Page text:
Browse Publications Technical Papers 2010-01-1490

HCCI Heat Release Data for Combustion Simulation, Based on Results from a Turbocharged Multi Cylinder Engine 2010-01-1490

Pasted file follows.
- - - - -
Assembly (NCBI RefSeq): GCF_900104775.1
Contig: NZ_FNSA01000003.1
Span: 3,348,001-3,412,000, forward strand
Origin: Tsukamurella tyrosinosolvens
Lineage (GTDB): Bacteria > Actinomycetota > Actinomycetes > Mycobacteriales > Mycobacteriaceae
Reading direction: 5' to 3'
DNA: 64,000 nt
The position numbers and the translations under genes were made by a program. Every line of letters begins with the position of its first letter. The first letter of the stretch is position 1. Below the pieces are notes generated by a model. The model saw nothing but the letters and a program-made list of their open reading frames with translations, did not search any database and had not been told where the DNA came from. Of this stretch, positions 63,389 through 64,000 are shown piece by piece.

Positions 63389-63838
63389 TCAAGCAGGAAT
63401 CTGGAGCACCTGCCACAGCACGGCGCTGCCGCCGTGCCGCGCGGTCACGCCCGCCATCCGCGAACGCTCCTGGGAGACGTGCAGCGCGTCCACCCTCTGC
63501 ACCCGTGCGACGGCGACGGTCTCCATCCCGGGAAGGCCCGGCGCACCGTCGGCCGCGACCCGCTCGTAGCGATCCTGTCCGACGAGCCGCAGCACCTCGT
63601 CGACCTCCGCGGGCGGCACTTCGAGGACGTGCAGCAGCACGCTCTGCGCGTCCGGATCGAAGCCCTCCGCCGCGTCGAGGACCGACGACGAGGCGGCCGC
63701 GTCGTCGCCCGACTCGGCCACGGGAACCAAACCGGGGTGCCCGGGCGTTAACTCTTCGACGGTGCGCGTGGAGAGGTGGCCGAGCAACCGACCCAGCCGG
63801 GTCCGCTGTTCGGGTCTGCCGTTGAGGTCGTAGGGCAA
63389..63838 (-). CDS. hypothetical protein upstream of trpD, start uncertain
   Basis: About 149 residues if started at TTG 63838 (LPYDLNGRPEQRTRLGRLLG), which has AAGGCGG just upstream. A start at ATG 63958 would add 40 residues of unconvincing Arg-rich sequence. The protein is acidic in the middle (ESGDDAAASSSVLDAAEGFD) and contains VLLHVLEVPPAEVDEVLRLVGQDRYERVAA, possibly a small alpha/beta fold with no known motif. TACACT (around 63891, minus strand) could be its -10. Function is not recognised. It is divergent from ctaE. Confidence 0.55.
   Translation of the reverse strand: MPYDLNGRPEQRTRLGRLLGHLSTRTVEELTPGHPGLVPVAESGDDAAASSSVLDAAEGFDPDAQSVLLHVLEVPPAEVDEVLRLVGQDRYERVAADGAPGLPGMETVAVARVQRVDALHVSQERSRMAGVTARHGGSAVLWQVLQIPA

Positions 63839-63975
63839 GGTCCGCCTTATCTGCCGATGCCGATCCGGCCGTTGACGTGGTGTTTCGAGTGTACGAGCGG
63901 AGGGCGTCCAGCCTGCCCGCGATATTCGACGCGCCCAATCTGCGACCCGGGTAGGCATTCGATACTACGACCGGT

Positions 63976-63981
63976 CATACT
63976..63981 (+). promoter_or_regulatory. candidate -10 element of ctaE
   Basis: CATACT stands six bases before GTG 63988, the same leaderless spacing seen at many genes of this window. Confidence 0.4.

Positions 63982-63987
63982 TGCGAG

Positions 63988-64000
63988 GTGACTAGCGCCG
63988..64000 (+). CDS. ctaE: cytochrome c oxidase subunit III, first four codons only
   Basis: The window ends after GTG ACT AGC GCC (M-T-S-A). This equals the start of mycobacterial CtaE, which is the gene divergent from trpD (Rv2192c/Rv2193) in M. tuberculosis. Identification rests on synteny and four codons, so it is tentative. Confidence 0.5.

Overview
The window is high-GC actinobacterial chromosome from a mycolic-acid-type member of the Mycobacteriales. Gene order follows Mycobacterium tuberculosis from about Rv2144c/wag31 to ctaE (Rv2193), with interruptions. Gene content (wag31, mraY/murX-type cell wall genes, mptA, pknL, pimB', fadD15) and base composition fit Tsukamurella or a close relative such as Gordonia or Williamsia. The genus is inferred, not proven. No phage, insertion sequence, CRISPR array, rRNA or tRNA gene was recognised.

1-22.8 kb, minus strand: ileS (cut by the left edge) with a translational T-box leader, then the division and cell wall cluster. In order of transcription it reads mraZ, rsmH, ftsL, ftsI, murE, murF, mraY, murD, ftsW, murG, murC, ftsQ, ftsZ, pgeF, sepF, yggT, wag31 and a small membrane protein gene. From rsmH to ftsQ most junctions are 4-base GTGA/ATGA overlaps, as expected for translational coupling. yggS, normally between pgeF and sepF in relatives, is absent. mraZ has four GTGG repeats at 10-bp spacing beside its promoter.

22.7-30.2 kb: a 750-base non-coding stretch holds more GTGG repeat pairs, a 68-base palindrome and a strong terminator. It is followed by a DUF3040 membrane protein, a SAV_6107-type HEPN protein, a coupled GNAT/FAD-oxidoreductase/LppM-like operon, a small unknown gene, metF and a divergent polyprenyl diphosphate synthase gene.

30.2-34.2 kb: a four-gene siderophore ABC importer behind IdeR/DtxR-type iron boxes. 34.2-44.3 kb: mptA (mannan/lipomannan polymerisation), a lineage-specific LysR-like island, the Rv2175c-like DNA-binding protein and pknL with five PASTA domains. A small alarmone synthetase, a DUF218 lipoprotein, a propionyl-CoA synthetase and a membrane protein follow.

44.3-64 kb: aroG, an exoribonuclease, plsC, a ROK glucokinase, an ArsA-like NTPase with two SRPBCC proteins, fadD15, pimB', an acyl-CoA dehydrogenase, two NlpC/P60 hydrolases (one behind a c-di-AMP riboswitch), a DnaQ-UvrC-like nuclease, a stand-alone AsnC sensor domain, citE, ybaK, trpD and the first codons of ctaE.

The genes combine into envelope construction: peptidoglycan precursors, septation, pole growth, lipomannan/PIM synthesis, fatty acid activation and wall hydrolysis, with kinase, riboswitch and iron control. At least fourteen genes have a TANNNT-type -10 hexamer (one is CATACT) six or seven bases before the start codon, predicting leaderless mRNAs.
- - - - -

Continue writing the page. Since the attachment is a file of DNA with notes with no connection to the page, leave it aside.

When simulating homogenous charge compression ignition or HCCI using one-dimensional models it is important to have the right combustion parameters. When operating in HCCI the heat release parameters will have a high influence on the simulation result due to the rapid combustion rate, especially if the engine is turbocharged. In this paper an extensive testing data base is used for showing the combustion data from a turbocharged engine operating in HCCI mode. The experimental data cover a wide range, which span from 1000 rpm to 3000 rpm and engine loads between 100 kPa up to over 600 kPa indicated mean effective pressure in this engine speed range. The combustion data presented are: used combustion timing, combustion duration and heat release rate. The combustion timing follows the load and a trend line is presented that is used for engine simulation. The combustion duration in time is fairly constant at different load and engine speeds for the chosen combustion timings here. The heat release rate is fitted to a Wiebe function where the heat release parameter m is found. It is shown that this parameter m scale to the load and the presented trend line is used for simulating the heat release. When the engine is operated with negative valve overlap the mass flow is reduced through the engine. In an engine simulation the valve timings has to be estimated for different intake temperatures and boost pressure levels. By using the intake temperature at intake valve closing as a prediction tool for the temperature at top dead center, the exhaust valve closing timing can be estimated and will then follow the real test results closely as shown in a GT-Power simulation. The turbocharged test engine is an inline four cylinder gasoline engine with a total displacement of 2.2 l . The engine is direct injected of spray-guided type. To achieve HCCI combustion the engine is operated with low lift and short duration valve timings where the variable negative valve overlap is used for combustion control.


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